Inches from my head was a critter scratching, skittering, gnawing, hellbent on creeping me out and doing a fine job of it. I wondered if it was looking for a secret passage through the propane tanks, storming the storage compartment under our bed, or using the headboard as a jungle gym. Wherever the intruder was, it was not the nature I’d come to commune with. Other pests we’ve picked up over the years have been more considerate-except that mouse that built a nest on our pickup’s engine and started a family overnight. The festive looking light strings I noticed under […]
When the American Civil War broke out, Jacob Evans joined the northern army, hoping to help save the Union. He was a teenager when he marched off with his regiment. They were rugged men battling fleas and lice in huts made of logs and dirt. Worse, when officers weren’t savvy enough to order the latrines to be dug downstream, sewage leached into the men’s drinking water. Many of the soldiers came from isolated farms and had little immunity against diseases we now immunize for. One sick soldier could wipe out a camp in short order. Ninety-five men died of disease […]
In 1884 Tom and Alice Glover drove up Colorado’s Grand Valley in a covered wagon to start a new ranch along the banks of Parachute Creek. Alice held their baby daughter Queenie. When they arrived, Tom pitched a tent for the family to live in that summer. Once the camp was set, he found a couple cowboys to help him build a ranch. While the men were building, Alice was on her own to make the camp a home. On wash day she carried water from the creek to heat in a kettle over a fire. She made her own […]
As I cooled my trail-weary feet in a Colorado mountain stream, I noticed a small creature flitting above the water about tree top height. A glut of recently hatched gnats no doubt inspired the critter’s erratic hover. The flier was bat-sized, a little small for a bird, and its flight was bat-like as well. Yet the evening seemed too early for bats. I watched for several minutes trying to distinguish bat or bird and finally got the right angle to see that the head was bird-like. Shortly after that, as I sat beside our camper, something flew just over my head and apparently clung briefly to the side […]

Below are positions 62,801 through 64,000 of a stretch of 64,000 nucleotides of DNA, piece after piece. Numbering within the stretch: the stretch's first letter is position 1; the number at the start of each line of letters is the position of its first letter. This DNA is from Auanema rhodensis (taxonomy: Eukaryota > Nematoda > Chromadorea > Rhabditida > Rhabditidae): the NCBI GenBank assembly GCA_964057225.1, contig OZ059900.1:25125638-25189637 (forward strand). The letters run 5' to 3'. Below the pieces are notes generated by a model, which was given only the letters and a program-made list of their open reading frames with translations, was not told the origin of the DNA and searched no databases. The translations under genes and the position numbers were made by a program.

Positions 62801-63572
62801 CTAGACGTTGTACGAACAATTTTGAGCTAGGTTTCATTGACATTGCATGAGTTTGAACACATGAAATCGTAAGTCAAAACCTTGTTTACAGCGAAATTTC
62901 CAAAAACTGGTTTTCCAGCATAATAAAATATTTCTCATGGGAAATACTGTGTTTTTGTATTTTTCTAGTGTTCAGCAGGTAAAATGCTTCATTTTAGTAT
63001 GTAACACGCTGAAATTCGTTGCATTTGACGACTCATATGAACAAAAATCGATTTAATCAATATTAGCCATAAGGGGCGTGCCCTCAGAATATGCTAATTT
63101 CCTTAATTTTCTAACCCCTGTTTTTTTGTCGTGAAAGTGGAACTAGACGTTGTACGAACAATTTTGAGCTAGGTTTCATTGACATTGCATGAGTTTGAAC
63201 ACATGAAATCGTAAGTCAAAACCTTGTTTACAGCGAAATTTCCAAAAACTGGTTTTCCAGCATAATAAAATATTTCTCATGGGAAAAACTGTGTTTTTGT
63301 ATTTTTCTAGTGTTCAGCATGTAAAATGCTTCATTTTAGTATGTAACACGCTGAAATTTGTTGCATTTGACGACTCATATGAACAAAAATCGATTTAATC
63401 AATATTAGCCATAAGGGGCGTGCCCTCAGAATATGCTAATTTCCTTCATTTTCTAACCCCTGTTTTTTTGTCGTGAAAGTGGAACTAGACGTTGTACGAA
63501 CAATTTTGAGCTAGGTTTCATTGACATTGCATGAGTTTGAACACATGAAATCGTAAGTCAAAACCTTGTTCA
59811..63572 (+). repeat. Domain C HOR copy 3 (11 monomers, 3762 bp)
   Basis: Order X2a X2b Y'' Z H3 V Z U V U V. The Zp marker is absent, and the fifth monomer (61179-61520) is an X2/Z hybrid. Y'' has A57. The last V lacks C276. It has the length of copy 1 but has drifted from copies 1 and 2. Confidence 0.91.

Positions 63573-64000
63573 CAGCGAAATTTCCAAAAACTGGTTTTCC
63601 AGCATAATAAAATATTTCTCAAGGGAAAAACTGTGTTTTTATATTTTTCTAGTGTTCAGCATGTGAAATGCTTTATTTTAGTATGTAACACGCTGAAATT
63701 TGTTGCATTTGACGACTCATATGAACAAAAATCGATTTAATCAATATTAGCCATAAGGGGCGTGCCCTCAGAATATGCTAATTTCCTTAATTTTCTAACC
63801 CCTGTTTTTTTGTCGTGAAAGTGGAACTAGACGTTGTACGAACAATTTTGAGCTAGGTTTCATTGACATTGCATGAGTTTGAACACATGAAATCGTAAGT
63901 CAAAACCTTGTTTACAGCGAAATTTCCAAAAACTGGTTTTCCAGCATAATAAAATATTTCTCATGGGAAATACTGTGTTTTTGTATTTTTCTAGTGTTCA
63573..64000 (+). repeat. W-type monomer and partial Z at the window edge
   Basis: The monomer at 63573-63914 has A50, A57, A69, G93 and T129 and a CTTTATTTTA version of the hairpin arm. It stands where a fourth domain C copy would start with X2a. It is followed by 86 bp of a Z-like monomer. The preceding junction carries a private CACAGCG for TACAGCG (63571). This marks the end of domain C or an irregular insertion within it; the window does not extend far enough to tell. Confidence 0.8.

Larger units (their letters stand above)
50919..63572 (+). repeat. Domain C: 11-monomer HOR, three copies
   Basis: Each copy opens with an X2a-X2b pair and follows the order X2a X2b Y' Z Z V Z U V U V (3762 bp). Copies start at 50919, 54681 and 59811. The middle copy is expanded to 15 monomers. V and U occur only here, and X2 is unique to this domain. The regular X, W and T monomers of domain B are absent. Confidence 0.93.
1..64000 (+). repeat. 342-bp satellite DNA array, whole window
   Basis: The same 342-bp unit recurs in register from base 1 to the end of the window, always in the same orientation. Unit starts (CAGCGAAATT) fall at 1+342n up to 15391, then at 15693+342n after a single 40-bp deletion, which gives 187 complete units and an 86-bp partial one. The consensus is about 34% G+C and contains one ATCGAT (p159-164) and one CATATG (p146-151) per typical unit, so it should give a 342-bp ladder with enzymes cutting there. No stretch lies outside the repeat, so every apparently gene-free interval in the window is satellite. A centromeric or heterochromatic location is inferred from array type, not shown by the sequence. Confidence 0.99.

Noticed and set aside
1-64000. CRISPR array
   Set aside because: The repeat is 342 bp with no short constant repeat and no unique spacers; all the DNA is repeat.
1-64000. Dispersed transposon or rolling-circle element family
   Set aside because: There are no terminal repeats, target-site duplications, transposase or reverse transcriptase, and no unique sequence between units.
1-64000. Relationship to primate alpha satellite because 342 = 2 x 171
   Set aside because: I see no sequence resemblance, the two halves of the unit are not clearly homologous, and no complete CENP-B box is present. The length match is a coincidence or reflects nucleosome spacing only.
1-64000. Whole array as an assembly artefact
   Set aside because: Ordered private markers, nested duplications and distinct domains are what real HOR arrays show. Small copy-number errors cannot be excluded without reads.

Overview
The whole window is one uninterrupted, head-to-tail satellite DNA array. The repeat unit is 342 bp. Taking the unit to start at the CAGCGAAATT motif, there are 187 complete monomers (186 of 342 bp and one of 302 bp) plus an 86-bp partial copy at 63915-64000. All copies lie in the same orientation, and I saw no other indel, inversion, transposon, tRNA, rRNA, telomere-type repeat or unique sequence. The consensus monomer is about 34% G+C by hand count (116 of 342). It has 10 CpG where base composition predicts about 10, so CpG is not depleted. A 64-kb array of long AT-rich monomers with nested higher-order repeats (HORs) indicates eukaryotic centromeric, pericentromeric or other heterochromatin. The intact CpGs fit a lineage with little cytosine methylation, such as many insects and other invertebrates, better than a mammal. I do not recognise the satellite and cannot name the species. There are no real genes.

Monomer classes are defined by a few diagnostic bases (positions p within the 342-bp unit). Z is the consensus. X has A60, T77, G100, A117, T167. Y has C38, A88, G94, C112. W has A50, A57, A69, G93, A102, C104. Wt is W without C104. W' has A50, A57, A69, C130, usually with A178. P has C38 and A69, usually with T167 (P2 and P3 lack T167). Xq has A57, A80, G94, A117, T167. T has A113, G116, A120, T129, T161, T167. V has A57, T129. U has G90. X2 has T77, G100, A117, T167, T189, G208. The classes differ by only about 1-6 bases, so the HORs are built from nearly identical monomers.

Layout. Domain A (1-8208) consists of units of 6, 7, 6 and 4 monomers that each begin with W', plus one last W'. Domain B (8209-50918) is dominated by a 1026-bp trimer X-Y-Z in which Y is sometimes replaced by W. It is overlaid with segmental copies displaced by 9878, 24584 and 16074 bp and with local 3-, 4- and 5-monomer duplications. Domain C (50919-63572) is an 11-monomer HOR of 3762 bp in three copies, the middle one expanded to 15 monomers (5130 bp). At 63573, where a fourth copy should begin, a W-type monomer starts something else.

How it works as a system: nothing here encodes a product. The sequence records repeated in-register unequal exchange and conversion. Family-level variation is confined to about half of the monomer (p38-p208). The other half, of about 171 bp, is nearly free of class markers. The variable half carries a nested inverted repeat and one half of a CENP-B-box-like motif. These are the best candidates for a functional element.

As a Colorado girl I learned about treeline or timberline, a high altitude border somewhere between 11,000 to 12,000 feet on the mountain where conditions get so harsh that trees can’t grow. A little over a year ago we visited Acadia National Park in Maine, and a ranger talked about Mt. Desert — so named because trees don’t grow on top of it. Mt. Desert can’t be more than a hundred feet above sea level. How can it have a treeline? Since then I’ve been noticing tree lines everywhere. Some run along the top of a hogback leaving one side […]
I bought this helmet (clearance priced) in 1975 when patriotism wasn’t cool. Steve and I have worn it for 42 years, off and on, and the only comment I remember about the design was a neighbor calling me a hippie –until last summer. Half a dozen ATV riders on Taylor Park trails thought it was very cool, an Easy Rider throwback! No one made me an offer though, so I’m still wearing it. Have a groovy birthday USA.
The promised grand opening didn’t seem promising. We couldn’t see a park from, the road was still under construction, and who ever heard of an Old West park? But the road opened, the planners did a bang up job on the play town, and there’s a hand pump feeding a waterfall of sluice boxes. I can’t wait to thrill a grandkid!
“We scouts raised enough money to stay on Grand Mesa for two weeks. The Mesa is the highest flat-topped mountain in the world. It’s beautiful country; forests of blue spruce, ponderosa pine, and aspen with flowery meadows in between. The flat top collects rainfall in three hundred sixty lakes and a zillion marshes. Those wet-lands make for a whole lot of hungry mosquitoes, but we scouts were tough. After two weeks of eating the fish that ate the mosquitoes that feasted on us, we were all blood brothers, and there was no mystery left in the circle of life.” Thought […]
I spent much of last year begging people to listen to programs I’d slaved over for months. I got a few takers here and there. Then I got my foot in the door with half a dozen libraries and the Colorado Springs Senior Center, and life is good! This year I let their schedulers know I’m rolling out my Whales presentation, and I’ve got five speaking date just like that. I’ve always appreciated libraries—Steve says I’ve never seen a library tax I didn’t like—but now I am profoundly grateful to libraries, not only for speaking ops but for so many of […]
Snorkeling the Under the Sea exhibit at the Denver Aquarium would have been more exciting if I hadn’t watched it on every round I’ve made as a volunteer guide. Still my view from the top revealed a number of things I’ve never have seen from the walkway. An interesting fish approached and took a big interest in my gloved fingers. I knew that no snorkelers have ever been nibbled in Under the Sea, but thanks to that visit, I also knew that the dive safety team’s decision to glove against fish nibbles was an excellent call. Active moray eels are easy to spot near exhibit windows, but in the quiet recesses they drape themselves in crevasses and over a […]